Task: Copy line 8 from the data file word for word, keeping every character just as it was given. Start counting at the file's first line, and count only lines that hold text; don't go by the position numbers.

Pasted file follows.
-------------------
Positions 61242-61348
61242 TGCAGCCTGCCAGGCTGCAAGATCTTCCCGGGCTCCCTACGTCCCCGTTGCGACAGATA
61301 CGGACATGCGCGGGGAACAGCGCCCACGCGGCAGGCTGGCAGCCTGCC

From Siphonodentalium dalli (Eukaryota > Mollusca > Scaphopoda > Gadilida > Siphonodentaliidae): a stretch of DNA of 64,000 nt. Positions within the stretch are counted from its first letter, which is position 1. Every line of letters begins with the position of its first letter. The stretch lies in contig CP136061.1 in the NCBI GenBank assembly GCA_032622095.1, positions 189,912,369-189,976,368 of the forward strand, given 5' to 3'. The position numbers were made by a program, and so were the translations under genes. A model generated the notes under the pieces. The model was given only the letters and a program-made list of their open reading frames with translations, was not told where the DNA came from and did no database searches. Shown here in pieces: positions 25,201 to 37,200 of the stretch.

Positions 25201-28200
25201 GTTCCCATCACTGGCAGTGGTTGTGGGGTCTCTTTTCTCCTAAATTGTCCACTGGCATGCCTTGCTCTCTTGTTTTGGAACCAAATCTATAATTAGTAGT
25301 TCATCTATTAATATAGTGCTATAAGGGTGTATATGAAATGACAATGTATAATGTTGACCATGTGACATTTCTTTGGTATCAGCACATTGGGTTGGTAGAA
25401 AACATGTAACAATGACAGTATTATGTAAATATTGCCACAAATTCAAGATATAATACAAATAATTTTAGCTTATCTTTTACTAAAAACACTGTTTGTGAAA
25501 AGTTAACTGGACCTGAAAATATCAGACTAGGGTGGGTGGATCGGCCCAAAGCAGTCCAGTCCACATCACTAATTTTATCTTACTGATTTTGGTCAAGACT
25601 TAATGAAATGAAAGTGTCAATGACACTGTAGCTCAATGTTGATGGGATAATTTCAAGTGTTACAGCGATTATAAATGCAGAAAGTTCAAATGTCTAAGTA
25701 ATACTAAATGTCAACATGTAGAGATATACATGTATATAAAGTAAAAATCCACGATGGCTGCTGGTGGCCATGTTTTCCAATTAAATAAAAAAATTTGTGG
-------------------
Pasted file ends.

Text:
25401 AACATGTAACAATGACAGTATTATGTAAATATTGCCACAAATTCAAGATATAATACAAATAATTTTAGCTTATCTTTTACTAAAAACACTGTTTGTGAAA